Of the ten largest immigrant groups, Filipino Americans have the highest rate of assimilation. with exception to the cuisine; Filipino Americans have been described as the most "Americanized" of the Asian American ethnicities. However, even though Filipino Americans are the second largest group among Asian Americans, community activists have described the ethnicity as "invisible", claiming that the group is virtually unknown to the American public, and is often not seen as significant even among its members.
This description has also been used in the political arena, given the lack of political mobilization. In the mid-1990s it was estimated that some one hundred Filipino Americans have been elected or appointed to public office. This lack of political representation contributes to the perception that Filipino Americans are invisible.
The concept is also used to describe how the ethnicity has assimilated. Few affirmative action programs target the group although affirmative action programs rarely target Asian Americans in general. Assimilation was easier given that the group is majority religiously Christian, fluency in English, and high levels of education. The concept was in greater use in the past, before the post-1965 wave of arrivals.
The term "invisible minority" has been used to describe Asian Americans as a whole, and the term "model minority" has been applied to Filipinos as well as other Asian American groups. Filipino critics allege that Filipino Americans are ignored in immigration literature and studies.
As with fellow Asian Americans, Filipino Americans are viewed as "perpetual foreigners", even for those born in the United States. This has resulted in physical attacks on Filipino Americans, as well as non-violent forms of discrimination.
During World War II, some 250,000 to 400,000 Filipinos served in the United States Military, in units including the Philippine Scouts, Philippine Commonwealth Army under U.S. Command, and recognized guerrillas during the Japanese Occupation. As of January 2013, ten thousand surviving Filipino American veterans of World War II lived in the United States, and a further fourteen thousand in the Philippines, although some estimates found eighteen thousand or fewer surviving veterans.
The U.S. government promised these soldiers all of the benefits afforded to other veterans. However, in 1946, the United States Congress passed the Rescission Act of 1946 which stripped Filipino veterans of the promised benefits. One estimate claims that monies due to these veterans for back pay and other benefits exceeds one billion dollars. Of the sixty-six countries allied with the United States during the war, the Philippines is the only country that did not receive military benefits from the United States. The phrase "Second Class Veterans" has been used to describe their status.
Many Filipino veterans traveled to the United States to lobby Congress for these benefits . Since 1993, numerous bills have been introduced in Congress to pay the benefits, but all died in committee.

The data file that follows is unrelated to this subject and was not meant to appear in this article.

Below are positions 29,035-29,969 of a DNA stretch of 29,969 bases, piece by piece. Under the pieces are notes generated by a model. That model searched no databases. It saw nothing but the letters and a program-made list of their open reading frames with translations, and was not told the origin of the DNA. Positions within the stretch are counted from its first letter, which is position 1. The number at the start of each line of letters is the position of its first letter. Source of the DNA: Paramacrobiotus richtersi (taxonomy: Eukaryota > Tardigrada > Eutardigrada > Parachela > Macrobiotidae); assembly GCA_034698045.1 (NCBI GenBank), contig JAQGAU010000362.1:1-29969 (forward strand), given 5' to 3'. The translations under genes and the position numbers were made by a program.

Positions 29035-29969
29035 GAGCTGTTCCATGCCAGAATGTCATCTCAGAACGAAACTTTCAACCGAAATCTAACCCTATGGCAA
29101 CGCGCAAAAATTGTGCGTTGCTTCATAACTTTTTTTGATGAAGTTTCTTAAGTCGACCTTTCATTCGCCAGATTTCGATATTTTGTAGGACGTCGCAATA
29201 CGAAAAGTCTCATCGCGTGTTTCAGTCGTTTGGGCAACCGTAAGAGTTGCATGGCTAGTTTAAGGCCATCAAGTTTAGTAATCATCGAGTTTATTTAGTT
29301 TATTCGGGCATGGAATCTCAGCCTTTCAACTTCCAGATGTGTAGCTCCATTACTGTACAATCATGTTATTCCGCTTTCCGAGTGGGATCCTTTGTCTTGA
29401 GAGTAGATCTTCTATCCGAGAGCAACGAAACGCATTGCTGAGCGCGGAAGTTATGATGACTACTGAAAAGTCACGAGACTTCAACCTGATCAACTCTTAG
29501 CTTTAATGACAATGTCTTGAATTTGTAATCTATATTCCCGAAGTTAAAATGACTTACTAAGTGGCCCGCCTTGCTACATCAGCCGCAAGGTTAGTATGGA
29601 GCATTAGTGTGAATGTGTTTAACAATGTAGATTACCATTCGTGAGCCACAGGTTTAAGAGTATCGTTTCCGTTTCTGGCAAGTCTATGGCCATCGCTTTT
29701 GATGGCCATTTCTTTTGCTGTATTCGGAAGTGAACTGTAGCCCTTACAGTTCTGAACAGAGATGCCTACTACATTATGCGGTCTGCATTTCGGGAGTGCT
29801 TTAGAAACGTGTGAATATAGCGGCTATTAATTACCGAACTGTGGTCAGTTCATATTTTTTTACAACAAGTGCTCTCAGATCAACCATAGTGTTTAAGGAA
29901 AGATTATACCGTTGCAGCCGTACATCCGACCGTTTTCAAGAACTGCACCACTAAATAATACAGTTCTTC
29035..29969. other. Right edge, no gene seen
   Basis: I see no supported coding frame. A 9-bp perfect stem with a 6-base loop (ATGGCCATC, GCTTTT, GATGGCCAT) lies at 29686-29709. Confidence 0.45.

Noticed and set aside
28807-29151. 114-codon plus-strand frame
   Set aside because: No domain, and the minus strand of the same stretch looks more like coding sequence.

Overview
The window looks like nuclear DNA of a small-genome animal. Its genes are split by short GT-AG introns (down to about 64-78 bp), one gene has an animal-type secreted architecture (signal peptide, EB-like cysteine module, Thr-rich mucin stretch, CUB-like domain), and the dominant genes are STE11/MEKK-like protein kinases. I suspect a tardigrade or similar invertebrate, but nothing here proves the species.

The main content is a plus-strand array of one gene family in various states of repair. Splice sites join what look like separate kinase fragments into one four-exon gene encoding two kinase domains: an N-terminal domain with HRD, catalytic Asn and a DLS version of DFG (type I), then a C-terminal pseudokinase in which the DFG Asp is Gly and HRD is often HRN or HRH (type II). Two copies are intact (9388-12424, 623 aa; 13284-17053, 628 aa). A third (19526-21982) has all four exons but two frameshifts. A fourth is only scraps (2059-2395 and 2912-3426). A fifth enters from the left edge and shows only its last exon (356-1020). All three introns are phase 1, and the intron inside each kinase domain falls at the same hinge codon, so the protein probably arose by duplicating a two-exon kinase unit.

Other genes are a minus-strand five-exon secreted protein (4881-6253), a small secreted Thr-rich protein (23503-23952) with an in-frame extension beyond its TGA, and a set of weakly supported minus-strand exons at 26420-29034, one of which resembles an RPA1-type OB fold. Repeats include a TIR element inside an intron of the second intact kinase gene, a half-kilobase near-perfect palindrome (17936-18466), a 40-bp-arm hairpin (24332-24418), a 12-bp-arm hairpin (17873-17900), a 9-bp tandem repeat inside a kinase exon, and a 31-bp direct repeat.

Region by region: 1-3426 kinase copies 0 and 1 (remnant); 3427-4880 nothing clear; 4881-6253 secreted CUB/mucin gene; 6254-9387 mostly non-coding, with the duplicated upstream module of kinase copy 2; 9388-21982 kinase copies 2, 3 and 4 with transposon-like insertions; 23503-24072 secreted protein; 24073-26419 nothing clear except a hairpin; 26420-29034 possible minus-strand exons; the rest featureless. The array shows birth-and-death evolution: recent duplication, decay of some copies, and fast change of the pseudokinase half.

Representative Hanabusa submitted legislation to award Filipino Veterans with a Congressional Gold Medal. Known as the Filipino Veterans of World War II Congressional Gold Medal Act, it was referred to the Committee on Financial Services and the Committee on House Administration. As of February 2012 had attracted 41 cosponsors.
There was a proposed lawsuit to be filed in 2011 by The Justice for Filipino American Veterans against the Department of Veterans Affairs.
In the late 1980s, efforts towards reinstating benefits first succeeded with the incorporation of Filipino veteran naturalization in the Immigration Act of 1990. Over 30,000 such veterans had immigrated, with mostly American citizens, receiving benefits relating to their service.
Similar language to those bills was inserted by the Senate into the American Recovery and Reinvestment Act of 2009 which provided a one time payment of at least 9,000 USD to eligible non-US Citizens and 15,000 USD to eligible US Citizens via the Filipino Veterans Equity Compensation Fund. These payments went to those recognized as soldiers or guerrillas or their spouses. The list of eligibles is smaller than the list recognized by the Philippines. Additionally, recipients had to waive all rights to possible future benefits. As of March 2011, 42 percent (24,385) of claims had been rejected; By September 2012, that number was further reduced to some 24 thousand, using the "Missouri list" (the Approved Revised Reconstructed Guerilla Roster kept by the National Personnel Records Center (NPRC) in St Louis, MO.)
In the 113th Congress, Representative Joe Heck reintroduced his legislation to allow documents from the Philippine government and the U.S. Army to be accepted as proof of eligibility. Known as H.R. 481, it was referred to the Committee on Veterans' Affairs. In 2013, the U.S. released a previously classified report detailing guerrilla activities, including guerrilla units not on the "Missouri list".
In September 2012, the Social Security Administration announced that non-resident Filipino World War II veterans were eligible for certain social security benefits; however an eligible veteran would lose those benefits if they visited for more than one month in a year, or immigrated.
Congress established Asian Pacific American Heritage Month in May to commemorate Filipino American and other Asian American cultures. Upon becoming the largest Asian American group in California, October was established as Filipino American History Month to acknowledge the first landing of Filipinos on October 18, 1587 in Morro Bay, California. It is widely celebrated by Fil-Ams.